Healing and the new era initiated by Jesus
There are many more healings happening across our nation at this time, and I am sure there are more to come. Hope church Glasgow saw 50 healings of varying kinds in the 15 months up to December 2010, and it continues.
For many people it raises as many questions as it answers. The classic ‘why isn’t everyone healed?’, and alongside that ‘is it ever God’s will that I am sick?’ and ‘what is the origin of sickness and disease?’ challenge us.
I have some fresh thoughts (at least to me) on the subject.
When we read through Old and New Testaments it can be confusing if we are looking for a consistent perspective on healing. On the one hand we have scriptures that declare ‘I am the Lord your healer’ (Exodus 15;26). Against that we have verses like Exodus 4;11 which says that it’s God who makes people blind deaf or mute. We see in the Old Testament a slightly confusing picture of God the healer and God the afflicter.
The Old Testament is actually confusing on many things. So when Jesus comes the bulk of the religious scholars didn’t get that he was the promised Messiah. There remained into the Acts period much confusion about the nature of the kingdom of God. If you grew up in early 1st century Israel, it is likely that you saw it purely in geographic, political and military terms. Israel’s history is full of God raising deliverers that kill her enemies and restore her borders. Jesus comes with no political or military agenda, proclaiming the Kingdom has come and that he is its king!
His teaching is also confusing to anyone who held the Old Testament as the inspired word of God, to be adhered to at all costs. In the Sermon on the Mount there are 6 instances where he says ‘you have heard it said’ and then he quotes an Old Testament verse, followed by ‘but I tell you’. And the ‘I tell you’ often majorly revises the OT scripture; for instance: Matt 5;43-44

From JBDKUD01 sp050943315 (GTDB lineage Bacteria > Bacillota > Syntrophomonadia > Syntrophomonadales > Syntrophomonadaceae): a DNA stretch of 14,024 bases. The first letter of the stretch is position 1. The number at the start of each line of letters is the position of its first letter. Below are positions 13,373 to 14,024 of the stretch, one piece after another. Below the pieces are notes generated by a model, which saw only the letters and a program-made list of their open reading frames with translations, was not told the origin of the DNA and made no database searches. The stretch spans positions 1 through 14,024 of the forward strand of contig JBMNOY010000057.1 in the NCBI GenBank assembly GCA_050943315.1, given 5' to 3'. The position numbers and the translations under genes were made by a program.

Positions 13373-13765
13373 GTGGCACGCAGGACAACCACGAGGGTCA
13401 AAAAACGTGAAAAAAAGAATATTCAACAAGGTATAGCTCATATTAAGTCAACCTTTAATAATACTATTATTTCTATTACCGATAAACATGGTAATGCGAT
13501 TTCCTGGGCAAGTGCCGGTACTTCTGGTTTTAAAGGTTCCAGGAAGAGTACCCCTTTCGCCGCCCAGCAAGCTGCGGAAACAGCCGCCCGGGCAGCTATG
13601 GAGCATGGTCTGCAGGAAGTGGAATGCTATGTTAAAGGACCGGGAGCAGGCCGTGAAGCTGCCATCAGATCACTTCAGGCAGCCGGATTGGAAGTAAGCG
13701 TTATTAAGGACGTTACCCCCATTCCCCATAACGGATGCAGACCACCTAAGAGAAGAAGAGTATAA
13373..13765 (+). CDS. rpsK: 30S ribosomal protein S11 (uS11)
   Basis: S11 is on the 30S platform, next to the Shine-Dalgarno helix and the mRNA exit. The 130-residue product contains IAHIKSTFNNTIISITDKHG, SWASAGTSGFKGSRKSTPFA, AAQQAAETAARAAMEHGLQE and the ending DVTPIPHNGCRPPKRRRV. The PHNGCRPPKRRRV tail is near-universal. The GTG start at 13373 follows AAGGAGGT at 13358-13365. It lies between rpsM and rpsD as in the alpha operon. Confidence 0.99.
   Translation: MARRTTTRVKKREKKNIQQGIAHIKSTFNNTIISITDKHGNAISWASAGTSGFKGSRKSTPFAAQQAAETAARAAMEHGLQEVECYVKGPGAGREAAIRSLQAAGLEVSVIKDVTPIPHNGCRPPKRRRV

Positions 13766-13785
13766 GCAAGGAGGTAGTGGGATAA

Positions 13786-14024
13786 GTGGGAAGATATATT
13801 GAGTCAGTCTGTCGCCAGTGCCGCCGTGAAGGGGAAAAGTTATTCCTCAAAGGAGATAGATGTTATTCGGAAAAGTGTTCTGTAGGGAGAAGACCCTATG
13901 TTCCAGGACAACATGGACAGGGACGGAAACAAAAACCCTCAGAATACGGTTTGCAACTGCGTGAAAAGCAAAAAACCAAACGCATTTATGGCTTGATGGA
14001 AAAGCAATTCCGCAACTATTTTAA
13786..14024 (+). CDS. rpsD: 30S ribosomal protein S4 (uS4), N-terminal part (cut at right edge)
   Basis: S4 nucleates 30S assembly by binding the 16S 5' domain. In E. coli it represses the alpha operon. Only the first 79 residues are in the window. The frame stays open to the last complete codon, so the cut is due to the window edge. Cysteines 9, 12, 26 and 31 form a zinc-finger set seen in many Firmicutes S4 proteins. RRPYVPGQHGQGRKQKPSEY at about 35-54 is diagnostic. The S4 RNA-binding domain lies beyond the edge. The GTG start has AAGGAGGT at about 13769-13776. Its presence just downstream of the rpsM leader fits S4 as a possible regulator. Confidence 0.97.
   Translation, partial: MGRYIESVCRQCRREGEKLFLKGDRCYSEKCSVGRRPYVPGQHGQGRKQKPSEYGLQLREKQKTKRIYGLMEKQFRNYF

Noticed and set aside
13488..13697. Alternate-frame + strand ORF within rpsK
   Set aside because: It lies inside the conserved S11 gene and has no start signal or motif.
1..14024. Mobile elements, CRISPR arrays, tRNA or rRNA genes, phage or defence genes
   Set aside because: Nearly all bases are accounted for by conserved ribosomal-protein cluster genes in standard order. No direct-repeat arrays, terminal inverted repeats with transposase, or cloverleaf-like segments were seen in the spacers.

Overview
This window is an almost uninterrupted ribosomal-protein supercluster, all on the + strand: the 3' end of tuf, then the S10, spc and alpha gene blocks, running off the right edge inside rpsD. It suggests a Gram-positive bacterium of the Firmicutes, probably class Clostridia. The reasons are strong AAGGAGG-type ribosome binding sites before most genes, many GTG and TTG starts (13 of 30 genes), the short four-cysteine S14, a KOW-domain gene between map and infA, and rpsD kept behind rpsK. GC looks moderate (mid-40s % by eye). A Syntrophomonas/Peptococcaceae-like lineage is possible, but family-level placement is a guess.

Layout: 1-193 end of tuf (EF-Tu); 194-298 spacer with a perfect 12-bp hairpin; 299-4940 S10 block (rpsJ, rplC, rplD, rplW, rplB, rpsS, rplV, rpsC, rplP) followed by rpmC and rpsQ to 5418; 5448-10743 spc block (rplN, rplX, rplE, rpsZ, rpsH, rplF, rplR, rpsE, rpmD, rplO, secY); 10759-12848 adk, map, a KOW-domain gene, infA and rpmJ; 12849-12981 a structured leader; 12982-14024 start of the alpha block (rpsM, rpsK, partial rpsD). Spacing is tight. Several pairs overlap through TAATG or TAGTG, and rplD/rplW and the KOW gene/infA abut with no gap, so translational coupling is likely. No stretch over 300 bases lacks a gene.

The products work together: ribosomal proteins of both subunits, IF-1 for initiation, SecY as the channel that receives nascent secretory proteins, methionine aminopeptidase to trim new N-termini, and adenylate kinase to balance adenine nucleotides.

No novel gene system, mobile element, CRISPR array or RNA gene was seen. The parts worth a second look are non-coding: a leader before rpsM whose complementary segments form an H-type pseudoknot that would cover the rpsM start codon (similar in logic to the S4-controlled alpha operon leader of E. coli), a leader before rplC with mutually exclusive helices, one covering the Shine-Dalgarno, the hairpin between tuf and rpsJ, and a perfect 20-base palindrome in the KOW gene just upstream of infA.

"You have heard that it was said, 'You shall love your neighbour and hate your enemy. 'But I say to you, Love your enemies and pray for those who persecute you.
That is not even close! The OT is full of the legitimate killing of God’s ‘enemies’ now we are supposed to love them and pray for them. This is a seismic shift and Jesus has the authority to make it.
So Jesus presents a view of God’s will and ways that are present in the OT, but not abundantly clear. He clearly models a God whose mercy triumphs over his own judgement. Hebrews tells us that he is the exact representation of God (Heb 1;3). That God previously spoke through prophets, and established a covenant through Angels. Now he sends his son to speak, demonstrate and establish a new covenant. This covenant is superior to the old one and is founded on better promises (Heb 8;6)
Jesus redefines the way God relates to man, how believers are supposed to behave, what the kingdom is, and he demonstrates a God whose kindness leads to repentance.
In this context he clarifies and establishes a new standard on healing as well. The one who only does what he sees the father doing, heals everyone who asks for it and many who don’t; whole villages are healed, the dead are raised. His answer to the question ‘If you are willing make me clean’ was a resounding ‘yes’ (Matt 8;1-4).
Jesus comes with the declared intention to give sight to the blind, and to release the bound (Luke 4;18). He is not the God who makes people blind (Ex 4;11) but the one who makes them see! This is at the same level as moving the goal posts regarding what to do to you enemies. We used to kill them now we pray for them. We used to accept that some were created blind by God, now they are legitimate ‘targets’ for the Son of God and his disciples to make see!
I would like to suggest that in the New Testament era, of which we are part, it’s God’s will to heal you. This fulfils the prophetic expectation of Isaiah 53;4-6 (see ESV and NASB margin) and David’s experience of Ps 103;3. Jesus has brought clarity to the mixed messages of the Old Testament; he has adjusted some of its theology and principle to better represent the nature of God. I would suggest his statements and practice should set the lens we peer through to gain understanding on healing. His practice and expectations are to be ours.